Here’s What’s Going on with Gerrymandering in NC — Sen. Jeff Jackson
We lost the big gerrymandering case before the Supreme Court this week in catastrophic fashion.
It was a worst-case-scenario ruling. The Court — in a 5–4 decision — held that it isn’t valid for a federal court to even entertain a legal challenge to partisan gerrymandering under the federal constitution. It was similar, in legal effect, to the Court saying it doesn’t even have jurisdiction to hear the case.
Why did they rule that way? Because the majority claims that partisan gerrymandering is fundamentally a “political question.” Justice Roberts, writing for the majority: “We conclude that partisan gerrymandering claims present political questions beyond the reach of the federal courts.”
That means he thinks that the Court shouldn’t be the body that makes this kind of determination; rather, the legislative body should fix any problems here, and if voters don’t like how their legislature is acting, then they can simply elect new legislators.
The circularity is pretty obvious here. The Court is basically saying, “If you don’t like your gerrymandered districts, just elect new legislators who won’t gerrymander.” Ah, but the ability to effectively elect new legislators is itself the issue. So that’s frustrating.
As Justice Kagan wrote in her powerful dissent, “The politicians who benefit from partisan gerrymandering are unlikely to change partisan gerrymandering. And because those politicians maintain themselves in office through partisan gerrymandering, the chances for legislative reform are slight… These harms arise because politicians want to stay in office. No one can look to them for effective relief.”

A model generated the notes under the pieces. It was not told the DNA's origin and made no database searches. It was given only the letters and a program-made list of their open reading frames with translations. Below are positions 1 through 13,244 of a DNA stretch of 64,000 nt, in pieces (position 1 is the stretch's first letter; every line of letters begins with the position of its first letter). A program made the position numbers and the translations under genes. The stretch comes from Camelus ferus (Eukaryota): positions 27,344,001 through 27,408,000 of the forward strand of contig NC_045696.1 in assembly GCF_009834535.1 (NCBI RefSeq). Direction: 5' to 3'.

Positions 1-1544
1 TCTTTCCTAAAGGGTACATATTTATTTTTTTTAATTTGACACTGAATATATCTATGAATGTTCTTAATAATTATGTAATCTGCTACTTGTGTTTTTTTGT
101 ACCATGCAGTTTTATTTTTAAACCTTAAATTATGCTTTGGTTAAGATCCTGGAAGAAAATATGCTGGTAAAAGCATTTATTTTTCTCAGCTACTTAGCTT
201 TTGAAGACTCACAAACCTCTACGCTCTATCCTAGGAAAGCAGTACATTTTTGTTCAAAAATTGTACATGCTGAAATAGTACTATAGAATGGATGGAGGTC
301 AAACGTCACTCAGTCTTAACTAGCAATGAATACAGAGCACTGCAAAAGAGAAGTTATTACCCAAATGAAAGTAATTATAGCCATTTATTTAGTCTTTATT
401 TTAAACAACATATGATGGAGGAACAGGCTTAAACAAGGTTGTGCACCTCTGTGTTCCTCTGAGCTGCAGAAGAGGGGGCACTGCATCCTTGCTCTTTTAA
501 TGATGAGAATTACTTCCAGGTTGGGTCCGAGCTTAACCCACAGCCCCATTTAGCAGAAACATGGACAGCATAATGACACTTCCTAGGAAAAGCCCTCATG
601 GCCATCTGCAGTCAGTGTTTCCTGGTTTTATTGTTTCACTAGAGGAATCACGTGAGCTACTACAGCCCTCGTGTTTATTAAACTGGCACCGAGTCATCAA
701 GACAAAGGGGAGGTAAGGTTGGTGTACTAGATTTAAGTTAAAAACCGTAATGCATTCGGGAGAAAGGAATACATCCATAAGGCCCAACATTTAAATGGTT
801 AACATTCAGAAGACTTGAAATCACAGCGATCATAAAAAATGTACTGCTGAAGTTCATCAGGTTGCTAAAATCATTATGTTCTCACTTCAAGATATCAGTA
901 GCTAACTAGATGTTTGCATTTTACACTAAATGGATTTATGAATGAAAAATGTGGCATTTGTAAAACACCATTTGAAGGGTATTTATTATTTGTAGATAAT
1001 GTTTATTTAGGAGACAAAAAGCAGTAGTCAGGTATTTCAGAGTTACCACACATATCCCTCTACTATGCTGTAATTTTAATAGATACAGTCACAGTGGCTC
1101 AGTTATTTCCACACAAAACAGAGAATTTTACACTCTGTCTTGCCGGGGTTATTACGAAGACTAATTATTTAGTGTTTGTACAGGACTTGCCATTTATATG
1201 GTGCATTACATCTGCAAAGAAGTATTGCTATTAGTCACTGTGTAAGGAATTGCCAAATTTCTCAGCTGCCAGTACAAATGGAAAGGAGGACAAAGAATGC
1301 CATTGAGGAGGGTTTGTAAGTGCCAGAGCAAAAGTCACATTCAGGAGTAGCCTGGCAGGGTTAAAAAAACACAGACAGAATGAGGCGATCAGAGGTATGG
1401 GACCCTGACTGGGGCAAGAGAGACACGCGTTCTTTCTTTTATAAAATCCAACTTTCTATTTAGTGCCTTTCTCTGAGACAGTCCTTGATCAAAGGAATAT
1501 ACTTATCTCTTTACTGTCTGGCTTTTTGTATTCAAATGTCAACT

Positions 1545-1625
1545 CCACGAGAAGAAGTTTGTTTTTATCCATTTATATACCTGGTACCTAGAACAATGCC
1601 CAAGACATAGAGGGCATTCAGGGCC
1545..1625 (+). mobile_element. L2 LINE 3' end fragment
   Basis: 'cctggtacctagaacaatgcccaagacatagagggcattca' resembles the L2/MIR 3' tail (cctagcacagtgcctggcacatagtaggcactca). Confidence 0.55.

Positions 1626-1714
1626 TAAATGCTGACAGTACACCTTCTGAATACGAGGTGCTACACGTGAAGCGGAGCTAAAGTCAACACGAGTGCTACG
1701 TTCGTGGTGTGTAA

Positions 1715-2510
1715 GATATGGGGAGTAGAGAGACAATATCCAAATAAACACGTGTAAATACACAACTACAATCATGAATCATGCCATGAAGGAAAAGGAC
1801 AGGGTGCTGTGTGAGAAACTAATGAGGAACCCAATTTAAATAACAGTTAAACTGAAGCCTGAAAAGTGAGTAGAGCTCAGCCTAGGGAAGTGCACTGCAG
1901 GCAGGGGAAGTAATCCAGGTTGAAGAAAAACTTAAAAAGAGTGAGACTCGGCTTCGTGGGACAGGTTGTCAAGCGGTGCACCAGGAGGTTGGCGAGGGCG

BUT there’s another court case. It’s Common Cause v. Lewis and it is in North Carolina state court. Its claim is that our state constitution prohibits partisan gerrymandering. (Pennsylvania was successful in the same approach and got a new map before the last election.)
The trial is on July 15th in Wake County Superior Court. Any verdict will be appealed and our state Supreme Court will end up making the final decision. When that ultimately happens is a significant question because candidate filing for the 2020 state legislative election is this December. Ideally, we would have a ruling before then, but who knows.
Remember: Whoever is in the majority after this next election will have the power to draw the maps (or empower an independent commission to draw the maps, as we should have done a long time ago…) that will last for the next decade. So this election is basically the decennial Superbowl of North Carolina politics.
The first bill I ever filed was to end gerrymandering by independent redistricting. I have filed the bill every subsequent year. It has never even been allowed a hearing. I’ve made videos, given speeches, written editorials, participated in documentaries — done basically everything I can think do here.
It’s become pretty clear that the only way this is going to end is by flipping seats. If leadership is blocking independent redistricting, then you simply need new leadership, and the only way to get there is by flipping at least one chamber (right now it takes five seats to flip either chamber). So that’s what the political path to ending gerrymandering looks like.
Full disclosure: My party had the opportunity to end gerrymandering when it had the majority but decided it liked the power too much. That was a major moral failure which led directly to this situation.
That’s the latest. You can always stay posted at @JeffJacksonNC.
- Sen. Jeff Jackson